Monday, 22 April 2013


At the Baptism of a Baby

The arrival of a baby seems to demand some kind of rite of passage, and the one we have is baptism; we’d better make the most of it. Sadly it is now often seen simply as a religious ceremony rather than as a ritual that can express for us what the birth of a baby means, something that is of profound spiritual, if not necessarily religious, importance. But before saying more about that, we need to be clear about what we are not doing in infant baptism. We are not promising that the child will be a Christian. It would of course be ludicrous to imagine that we could really make this or any other promise on behalf of a child, who is quite unaware of what we are doing; we can nevertheless do real damage to a child by suggesting to him or her that we have arrogantly made promises in this way. As she grows up, this child must know that she is free to make her own commitments, including religious commitments, because only if she is genuinely free can those commitments genuinely be hers. Nor are we giving her a kind of visa for heaven; however you think of heaven, it’s surely not a state that can be entered merely through the performance of a ritual, and the notion of some kind of celestial immigration control that turns away those without the right papers, such as a baptism certificate, is preposterous. It is perhaps partly because such ideas remain current that baptism is not used as much or as positively as it could be used.
                The conception and birth of a baby are private, family matters, and it is sometimes not easy for parents to appreciate that the baby they have privately produced, once born, does not belong to them. Of course they have weighty responsibilities towards the child, responsibilities that go way beyond the provision of the material necessities of life. But the person that the baby will become is not theirs to control. Baptism can help drive this lesson home, and one of the ways it does so is by the formal giving of a name – what used to be called a ‘Christian’ name, but is now more helpfully referred to as a ‘given’ name. Baby Smith is now become Jane, no longer an ‘it’ but a ‘she’, no longer a kind of appendage to the parents but a separate and morally independent person in her own right. It will of course be years before this independence of thought and action will be capable of full realisation, but its potential is acknowledged right now, in the naming of the baby at baptism. It is to be respected and indeed nurtured by the parents – and that’s unlikely always to be easy.
The baptism ritual ends with the child being welcomed into and by the whole community. This is another reminder to the parents that the child is a member of the community in her own right, not, or at least not only, as her parents’ offspring.  But it’s also a reminder both to the community and the parents that the community has a real stake in the child. It will, one hopes, mean that the parents will allow the community to take satisfaction from watching and participating in the child’s growing up. It will demand that when the child needs a helping hand the community will find a way of providing it. But it is also an acknowledgement that the community has a right and indeed a duty to intervene when the child’s family seems to need help with parenting, or when the child is for any reason beyond parental care. And it’s not just about this particular child; every infant baptism reminds us of the commitment to children that we all need to make simply as members of the wider community. This is not just about children’s wellbeing and education; it is also about what kind of society and planet we leave to them. And sometimes – though not I hope in the case of today’s little child – it will involve taking steps to try to ensure that children are protected from family traditions of child-rearing that in the context of our society are damaging or unhelpful.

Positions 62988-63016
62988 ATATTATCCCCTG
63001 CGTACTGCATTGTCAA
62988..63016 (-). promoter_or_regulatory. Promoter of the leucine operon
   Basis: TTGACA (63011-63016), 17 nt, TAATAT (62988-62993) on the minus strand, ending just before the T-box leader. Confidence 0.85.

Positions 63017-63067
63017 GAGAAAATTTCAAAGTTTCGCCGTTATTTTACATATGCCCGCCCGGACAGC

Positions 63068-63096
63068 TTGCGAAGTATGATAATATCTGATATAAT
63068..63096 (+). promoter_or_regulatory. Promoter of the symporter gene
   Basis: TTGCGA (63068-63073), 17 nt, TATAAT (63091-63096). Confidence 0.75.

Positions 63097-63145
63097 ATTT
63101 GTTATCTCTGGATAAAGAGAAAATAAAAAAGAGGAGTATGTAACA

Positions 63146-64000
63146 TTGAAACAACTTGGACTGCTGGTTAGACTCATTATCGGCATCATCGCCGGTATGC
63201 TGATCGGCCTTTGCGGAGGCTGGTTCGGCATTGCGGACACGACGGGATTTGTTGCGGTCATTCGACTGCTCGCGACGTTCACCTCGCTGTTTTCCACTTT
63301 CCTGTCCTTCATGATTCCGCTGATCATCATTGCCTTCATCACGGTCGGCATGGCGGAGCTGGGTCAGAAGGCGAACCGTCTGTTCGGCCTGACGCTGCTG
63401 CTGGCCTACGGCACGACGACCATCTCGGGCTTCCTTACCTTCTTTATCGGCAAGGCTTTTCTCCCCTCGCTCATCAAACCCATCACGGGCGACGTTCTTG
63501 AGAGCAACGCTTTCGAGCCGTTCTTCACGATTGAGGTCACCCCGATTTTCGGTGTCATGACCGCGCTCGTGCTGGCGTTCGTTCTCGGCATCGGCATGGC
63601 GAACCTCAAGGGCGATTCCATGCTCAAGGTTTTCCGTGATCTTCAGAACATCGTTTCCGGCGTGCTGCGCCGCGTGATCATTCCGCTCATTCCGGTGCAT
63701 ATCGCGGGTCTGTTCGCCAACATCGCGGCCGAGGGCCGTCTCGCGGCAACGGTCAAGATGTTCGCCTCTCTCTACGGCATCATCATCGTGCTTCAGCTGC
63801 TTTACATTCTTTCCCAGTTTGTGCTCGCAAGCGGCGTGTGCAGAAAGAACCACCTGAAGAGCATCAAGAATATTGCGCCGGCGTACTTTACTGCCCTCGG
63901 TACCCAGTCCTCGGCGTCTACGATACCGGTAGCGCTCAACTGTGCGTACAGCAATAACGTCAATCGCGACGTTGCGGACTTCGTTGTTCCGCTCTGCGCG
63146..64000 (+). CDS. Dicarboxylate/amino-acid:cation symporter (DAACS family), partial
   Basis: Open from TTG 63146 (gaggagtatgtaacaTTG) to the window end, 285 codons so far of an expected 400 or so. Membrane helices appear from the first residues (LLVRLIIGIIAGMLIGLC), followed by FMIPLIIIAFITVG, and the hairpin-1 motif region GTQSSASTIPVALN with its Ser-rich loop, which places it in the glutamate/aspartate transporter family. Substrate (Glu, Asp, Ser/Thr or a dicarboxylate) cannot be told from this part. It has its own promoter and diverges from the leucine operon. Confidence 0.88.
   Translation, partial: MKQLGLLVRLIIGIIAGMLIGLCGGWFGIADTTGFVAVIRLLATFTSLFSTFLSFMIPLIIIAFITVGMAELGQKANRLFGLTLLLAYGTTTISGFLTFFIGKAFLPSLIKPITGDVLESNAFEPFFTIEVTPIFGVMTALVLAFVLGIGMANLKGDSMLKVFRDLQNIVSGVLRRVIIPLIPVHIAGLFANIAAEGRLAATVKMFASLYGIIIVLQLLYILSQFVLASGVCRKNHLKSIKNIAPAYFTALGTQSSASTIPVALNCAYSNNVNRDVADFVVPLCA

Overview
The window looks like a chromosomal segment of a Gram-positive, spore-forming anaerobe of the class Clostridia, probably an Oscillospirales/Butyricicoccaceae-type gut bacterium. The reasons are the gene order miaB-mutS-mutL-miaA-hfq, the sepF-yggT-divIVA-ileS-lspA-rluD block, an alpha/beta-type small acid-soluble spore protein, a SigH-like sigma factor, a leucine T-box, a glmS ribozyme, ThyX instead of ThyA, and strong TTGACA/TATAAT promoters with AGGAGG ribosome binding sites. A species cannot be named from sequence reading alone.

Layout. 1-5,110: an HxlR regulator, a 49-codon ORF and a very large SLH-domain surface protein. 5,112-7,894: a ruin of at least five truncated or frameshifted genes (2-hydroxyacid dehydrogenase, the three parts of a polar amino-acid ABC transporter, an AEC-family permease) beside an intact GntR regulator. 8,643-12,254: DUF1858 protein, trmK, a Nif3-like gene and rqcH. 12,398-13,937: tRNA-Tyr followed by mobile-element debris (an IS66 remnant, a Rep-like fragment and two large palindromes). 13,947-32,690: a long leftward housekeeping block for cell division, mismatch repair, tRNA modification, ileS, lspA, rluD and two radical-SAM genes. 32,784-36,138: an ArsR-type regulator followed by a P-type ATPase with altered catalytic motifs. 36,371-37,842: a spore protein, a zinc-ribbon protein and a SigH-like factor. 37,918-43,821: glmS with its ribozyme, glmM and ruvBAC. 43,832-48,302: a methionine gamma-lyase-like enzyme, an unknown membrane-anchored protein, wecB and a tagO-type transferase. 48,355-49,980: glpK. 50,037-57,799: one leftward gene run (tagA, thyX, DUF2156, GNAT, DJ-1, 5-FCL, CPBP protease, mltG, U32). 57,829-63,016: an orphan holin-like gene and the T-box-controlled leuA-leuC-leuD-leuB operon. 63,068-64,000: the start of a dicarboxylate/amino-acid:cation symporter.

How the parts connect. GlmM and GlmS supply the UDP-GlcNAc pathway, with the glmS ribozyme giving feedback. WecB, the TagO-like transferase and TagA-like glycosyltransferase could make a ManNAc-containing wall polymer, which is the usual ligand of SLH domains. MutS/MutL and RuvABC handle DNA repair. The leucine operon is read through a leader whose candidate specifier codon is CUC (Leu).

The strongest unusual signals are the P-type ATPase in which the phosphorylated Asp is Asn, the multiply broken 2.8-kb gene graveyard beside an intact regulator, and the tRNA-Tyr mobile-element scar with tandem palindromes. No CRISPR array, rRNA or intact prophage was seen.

Among the valuable aspects of baptism is that it demands the appointment of godparents. Some people think of this role as being very specifically religious, but that is to seriously under-sell it. Because godparents don’t have the genetic investment in the child that parents and, to a lesser extent, grandparents have, godparents have a special responsibility to defend the child’s uniqueness and autonomy – the bit of ‘God’ that is hidden within them, some might call it – against any parental tendency to over-protect or over-direct their offspring in an effort to ensure that that child survives. It is also part of their job to try to protect the child from the parents’ more general fears and hang-ups until the child can protect him- or herself. In choosing godparents, parents therefore need to be careful, not only because the child will naturally come to regard them as the adults outside the family whom they can particularly trust, but also because they are in effect licensing the godparents to challenge their parental ideas when they believe that that is in their god-child’s best interests. To be invited to have a trusted hand in the development of a child is of course a great pleasure and privilege, but to carry out the role of a godparent with commitment and enthusiasm is a real responsibility. 
Today we mark this child with a cross in the name of the Trinity. You must make of these sacramental acts what you will; that is the point of symbolism. For me at least, the cross is a reminder not just of the crucifixion and its complex of meanings but also of this new individual as the place where time, past and future, crosses with her consciousness of inner and outer reality. The invocation of the Trinity will remind me of the sense of Awe, and Love, and Truth that all of us here commit ourselves to try to communicate to her and show her how to express. With our respect, with our help, with our love, she will be able to live well.

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